IFAC releases action plan for accountants fighting corruption and crime

Accounting

The International Federation of Accountants published an action plan Tuesday for combating corruption and economic crime in an effort by the global accounting profession to stem fraud around the world.

The Action Plan for Fighting Corruption and Economic Crime includes more than 30 specific actions for IFAC and the accounting profession related to education, evidence-based policy, global standards, partnership and thought leadership. It was developed with engagement from IFAC’s 180 member organizations, as well as IFAC’s advisory groups, network partners and other global organizations. The plan was inspired by the International Bar Association’s Anti-Corruption Strategy for the Legal Profession and was developed in close coordination with the IBA, with which IFAC will continue to coordinate.

The plan is based on five pillars: harnessing the full potential of education and professional development, supporting global standards, contributing to evidence-based policymaking, strengthening IFAC’s impact through engagement and partnership, and contributing IFAC’s expertise through thought leadership and advocacy.

IFAC offices

Photo courtesy of IFAC

Introduction of the plan comes as the pandemic has exacerbated some of the factors contributing to economic crimes and corruption, as money has poured into aid programs that have been exploited by criminals and fraudsters. In the U.S. alone, the Justice Department has been pursuing hundreds of cases related to fraud in the Paycheck Protection Program, Economic Injury Disaster Loans and expanded unemployment aid, with estimates of losses in the hundreds of billions of dollars.

“Corruption and related economic crimes, such as money laundering, bribery, tax evasion and fraud, are significant obstacles to economic growth and human development and, ultimately, to achieving the UN Sustainable Development Goals—all seventeen of them,” said IFAC CEO Kevin Dancey in a statement Tuesday. “Our action plan illustrates some time tested and some new ways that make it clear that the global accountancy profession is a central ally in the fight. We look forward to working with our member organizations and other partners to make a real difference and drive positive change.”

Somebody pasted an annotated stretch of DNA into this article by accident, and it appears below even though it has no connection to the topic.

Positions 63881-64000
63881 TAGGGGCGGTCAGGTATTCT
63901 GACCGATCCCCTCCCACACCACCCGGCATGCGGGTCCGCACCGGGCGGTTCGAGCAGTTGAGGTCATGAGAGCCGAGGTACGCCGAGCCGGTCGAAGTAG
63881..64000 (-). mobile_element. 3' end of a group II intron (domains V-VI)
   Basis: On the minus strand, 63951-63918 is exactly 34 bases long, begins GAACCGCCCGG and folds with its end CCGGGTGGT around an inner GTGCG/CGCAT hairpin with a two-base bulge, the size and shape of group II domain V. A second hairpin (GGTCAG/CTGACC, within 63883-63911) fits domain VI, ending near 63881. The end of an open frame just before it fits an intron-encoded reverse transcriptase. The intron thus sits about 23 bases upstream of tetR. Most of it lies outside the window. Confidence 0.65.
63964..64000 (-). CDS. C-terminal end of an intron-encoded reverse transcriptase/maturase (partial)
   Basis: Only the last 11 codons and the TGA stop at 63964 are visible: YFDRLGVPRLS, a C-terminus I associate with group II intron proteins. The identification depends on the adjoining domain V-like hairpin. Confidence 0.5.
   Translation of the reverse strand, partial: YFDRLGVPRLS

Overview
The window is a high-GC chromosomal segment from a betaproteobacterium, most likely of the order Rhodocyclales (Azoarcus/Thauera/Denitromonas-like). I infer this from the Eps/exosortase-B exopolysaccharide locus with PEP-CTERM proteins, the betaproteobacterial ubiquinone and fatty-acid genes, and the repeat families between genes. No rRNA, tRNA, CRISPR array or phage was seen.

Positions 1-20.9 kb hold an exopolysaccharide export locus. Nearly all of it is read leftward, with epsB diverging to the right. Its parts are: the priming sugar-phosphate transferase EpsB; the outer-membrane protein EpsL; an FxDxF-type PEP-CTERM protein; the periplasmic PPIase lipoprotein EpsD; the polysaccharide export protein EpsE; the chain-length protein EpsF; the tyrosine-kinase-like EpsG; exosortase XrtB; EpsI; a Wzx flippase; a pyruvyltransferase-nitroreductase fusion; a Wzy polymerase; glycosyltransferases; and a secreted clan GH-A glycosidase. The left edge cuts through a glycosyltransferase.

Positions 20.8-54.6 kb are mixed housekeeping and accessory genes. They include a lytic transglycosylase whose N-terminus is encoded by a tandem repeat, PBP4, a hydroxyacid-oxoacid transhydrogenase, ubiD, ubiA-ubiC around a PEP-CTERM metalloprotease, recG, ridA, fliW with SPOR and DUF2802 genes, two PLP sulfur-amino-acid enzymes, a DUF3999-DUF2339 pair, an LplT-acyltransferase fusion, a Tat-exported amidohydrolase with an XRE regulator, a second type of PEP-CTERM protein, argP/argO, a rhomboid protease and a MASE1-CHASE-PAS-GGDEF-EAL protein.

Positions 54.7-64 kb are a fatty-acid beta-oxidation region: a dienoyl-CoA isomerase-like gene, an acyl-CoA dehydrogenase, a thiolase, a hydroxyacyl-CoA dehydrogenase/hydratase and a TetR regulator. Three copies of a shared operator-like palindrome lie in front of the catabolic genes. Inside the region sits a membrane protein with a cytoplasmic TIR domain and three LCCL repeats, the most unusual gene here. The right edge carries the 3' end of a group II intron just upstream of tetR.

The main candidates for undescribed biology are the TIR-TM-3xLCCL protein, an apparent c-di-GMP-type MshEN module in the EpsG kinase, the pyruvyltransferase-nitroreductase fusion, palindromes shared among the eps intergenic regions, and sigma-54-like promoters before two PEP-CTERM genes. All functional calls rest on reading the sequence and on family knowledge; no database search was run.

The action plan leverages the accounting profession’s reach across public practice, business and the public sector to contribute to the fight against corruption and support integrity and transparency in business and government, as well as effective global and domestic policymaking. 

IFAC also sees educational value for the profession in the action plan. 

“We’re going to be reviewing the extent to which corruption and money-laundering topics are covered in accountancy education worldwide,” said Scott Hanson, director of public policy and regulation at IFAC, during an interview for an upcoming podcast with Accounting Today. “The goal here is to start an evidence-based conversation about whether any changes need to be made to better integrate these topics into accountancy curricula, or if there’s an opportunity to exchange best practices. That’s one of the first key items for the anti-corruption action plan is our accountancy education review.”

IFAC has further goals as well related to the action plan. “We’re going to launch another review of anti-corruption corporate reporting by large listed companies worldwide,” said Hanson. “The idea here is to understand what companies are reporting, what topics are being covered, which standards are being used, and whether and how that information is being assured.”

The group is also working with partner organizations on the effort. “Third, we are about to launch a third round of donor-funded capacity projects focused on developing accountancy capacity in the public sector,” Hanson added. “These projects are being funded by the global vaccine alliance, GAVI, and the Global Fund, as well as USAID. We have pilot projects in Ghana and Burkina Faso set to launch in September, and expect to broaden these programs into more countries in due course.”

IFAC will also be releasing a toolkit for accountants to use in their organizations worldwide. “We are developing a domestic engagement toolkit for professional accountancy organizations around the world,” said Hanson. “The idea here is to encourage PAOs, professional accountancy organizations, and prepare them to reach out to key stakeholders in their countries and put themselves at the center of their local anti-corruption conversation.”

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